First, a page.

Undaunted by the flood upheaval, ground was broken in 2000 for additional cottages which were pre-sold prior to construction. No cottages were in the flood zone.
Memory Care Cottage, with 12 private rooms & a lovely secured courtyard, East Wing with 18 spacious apartments, and West Wing with 36 large apartments were constructed in 2004/2005 and opened in November, 2005. Pre-sold, within six weeks, all were 100% occupied. The front lobby was remodeled and the dining room expanded to accommodate the increased census.
In 2006, Cypress Glen and the Brody School of Medicine at East Carolina University began a new educational and medical partnership. Third year medical students from the University complete internships at Cypress Glen as do students from other various departments. Physicians from ECU Monk Geriatric Center make regular visits to Healthcare.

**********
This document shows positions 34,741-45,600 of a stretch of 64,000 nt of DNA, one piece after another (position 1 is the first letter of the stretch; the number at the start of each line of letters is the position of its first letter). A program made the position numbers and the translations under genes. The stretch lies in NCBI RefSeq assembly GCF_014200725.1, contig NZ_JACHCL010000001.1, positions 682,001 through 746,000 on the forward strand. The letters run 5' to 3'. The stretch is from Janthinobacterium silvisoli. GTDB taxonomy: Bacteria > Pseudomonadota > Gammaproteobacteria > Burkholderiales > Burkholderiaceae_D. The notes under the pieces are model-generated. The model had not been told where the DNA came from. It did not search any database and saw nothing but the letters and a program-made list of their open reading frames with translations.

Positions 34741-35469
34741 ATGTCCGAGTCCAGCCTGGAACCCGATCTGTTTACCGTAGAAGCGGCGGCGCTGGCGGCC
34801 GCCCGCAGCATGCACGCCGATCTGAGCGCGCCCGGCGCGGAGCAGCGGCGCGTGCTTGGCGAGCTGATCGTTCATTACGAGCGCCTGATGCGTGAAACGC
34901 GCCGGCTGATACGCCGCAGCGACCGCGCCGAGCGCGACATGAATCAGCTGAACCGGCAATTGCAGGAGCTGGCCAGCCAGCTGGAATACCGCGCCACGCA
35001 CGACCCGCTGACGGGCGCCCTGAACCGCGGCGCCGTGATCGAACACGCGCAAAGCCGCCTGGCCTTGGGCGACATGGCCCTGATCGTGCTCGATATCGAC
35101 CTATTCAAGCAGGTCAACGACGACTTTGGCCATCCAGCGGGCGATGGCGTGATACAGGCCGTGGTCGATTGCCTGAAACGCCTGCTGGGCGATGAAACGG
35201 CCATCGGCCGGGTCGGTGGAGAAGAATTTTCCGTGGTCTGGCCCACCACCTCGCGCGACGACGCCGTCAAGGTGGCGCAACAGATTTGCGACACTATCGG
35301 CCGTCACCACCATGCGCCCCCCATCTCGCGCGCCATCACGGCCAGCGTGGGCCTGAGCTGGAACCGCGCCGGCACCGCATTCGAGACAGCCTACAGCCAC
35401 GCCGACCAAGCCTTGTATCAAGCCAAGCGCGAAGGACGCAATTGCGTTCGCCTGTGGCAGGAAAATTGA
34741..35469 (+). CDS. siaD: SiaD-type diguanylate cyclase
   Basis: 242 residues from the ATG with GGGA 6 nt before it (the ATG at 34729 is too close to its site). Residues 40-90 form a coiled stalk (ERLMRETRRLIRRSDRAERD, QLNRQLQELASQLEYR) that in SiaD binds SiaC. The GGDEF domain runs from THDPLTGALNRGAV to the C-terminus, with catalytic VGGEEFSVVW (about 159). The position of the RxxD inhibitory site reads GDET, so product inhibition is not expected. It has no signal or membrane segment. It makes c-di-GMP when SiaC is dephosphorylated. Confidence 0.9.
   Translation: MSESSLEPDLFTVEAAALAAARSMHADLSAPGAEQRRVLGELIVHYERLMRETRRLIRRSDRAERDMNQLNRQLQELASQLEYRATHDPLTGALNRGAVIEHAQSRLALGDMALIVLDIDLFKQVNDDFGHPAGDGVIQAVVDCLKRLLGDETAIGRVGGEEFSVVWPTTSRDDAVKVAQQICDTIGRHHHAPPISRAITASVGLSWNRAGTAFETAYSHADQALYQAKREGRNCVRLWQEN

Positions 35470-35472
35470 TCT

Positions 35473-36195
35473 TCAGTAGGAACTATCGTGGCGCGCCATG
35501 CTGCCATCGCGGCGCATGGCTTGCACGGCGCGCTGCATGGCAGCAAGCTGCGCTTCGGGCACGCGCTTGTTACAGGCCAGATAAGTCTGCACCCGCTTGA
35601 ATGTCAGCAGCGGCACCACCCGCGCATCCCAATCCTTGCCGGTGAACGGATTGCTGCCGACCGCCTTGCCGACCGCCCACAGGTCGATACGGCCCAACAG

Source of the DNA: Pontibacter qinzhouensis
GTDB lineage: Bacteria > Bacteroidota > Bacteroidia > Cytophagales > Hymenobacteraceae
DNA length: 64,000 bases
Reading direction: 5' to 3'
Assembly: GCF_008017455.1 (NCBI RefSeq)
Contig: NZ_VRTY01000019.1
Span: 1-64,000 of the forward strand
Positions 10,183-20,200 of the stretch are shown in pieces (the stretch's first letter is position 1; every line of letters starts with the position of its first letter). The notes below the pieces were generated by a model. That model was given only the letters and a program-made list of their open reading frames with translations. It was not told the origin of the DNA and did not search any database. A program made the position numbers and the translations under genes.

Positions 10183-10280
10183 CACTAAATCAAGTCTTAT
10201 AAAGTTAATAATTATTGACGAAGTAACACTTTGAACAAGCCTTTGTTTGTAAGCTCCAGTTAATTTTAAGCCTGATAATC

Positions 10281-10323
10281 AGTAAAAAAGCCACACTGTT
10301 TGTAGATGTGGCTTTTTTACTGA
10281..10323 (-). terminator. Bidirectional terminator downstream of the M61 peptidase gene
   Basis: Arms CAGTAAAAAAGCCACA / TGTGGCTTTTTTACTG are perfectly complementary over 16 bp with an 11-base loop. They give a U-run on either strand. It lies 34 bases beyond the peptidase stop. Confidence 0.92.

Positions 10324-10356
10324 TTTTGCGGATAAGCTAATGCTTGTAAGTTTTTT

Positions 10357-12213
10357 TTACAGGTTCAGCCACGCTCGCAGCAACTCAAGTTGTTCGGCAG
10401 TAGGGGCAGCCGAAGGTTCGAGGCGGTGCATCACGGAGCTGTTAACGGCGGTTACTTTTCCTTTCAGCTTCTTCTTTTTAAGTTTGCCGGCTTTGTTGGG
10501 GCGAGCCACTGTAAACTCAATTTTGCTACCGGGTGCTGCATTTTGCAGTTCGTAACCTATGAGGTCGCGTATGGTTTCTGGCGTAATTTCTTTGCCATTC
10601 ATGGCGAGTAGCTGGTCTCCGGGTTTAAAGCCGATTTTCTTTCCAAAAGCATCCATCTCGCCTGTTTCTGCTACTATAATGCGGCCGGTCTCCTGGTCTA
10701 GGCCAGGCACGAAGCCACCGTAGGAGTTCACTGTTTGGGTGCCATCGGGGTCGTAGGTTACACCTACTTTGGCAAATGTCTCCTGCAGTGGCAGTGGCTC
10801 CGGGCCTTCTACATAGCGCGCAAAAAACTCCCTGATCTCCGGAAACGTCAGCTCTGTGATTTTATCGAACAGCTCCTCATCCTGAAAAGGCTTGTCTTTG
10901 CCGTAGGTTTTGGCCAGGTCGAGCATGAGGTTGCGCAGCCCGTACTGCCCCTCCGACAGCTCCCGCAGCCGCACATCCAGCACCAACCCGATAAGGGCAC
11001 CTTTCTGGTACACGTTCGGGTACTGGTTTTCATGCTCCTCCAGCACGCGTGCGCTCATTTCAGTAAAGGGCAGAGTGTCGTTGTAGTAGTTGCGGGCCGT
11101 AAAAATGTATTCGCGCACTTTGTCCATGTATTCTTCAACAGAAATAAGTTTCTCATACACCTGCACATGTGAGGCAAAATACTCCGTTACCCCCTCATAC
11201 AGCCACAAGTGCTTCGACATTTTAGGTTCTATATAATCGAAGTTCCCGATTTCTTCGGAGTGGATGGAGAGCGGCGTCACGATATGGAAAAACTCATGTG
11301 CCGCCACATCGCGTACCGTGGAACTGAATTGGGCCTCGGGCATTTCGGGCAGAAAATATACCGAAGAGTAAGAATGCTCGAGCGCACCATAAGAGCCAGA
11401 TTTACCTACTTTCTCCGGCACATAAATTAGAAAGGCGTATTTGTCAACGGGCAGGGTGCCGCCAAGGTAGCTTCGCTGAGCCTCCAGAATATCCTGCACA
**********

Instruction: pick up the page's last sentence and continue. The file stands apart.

Cypress Glen also has strong community ties with most departments at Pitt Community College.
Capital Funds were raised for a Wellness Wing, including a full-size indoor salt water pool with graduated depth of 3-6 feet, an enlarged beauty salon, and spa & fitness center. The new building, topped by the first “green roof” in Greenville with plantings and terrace dining, was opened in 2014.
The former small therapeutic pool in C Wing was converted to an expanded physical therapy department.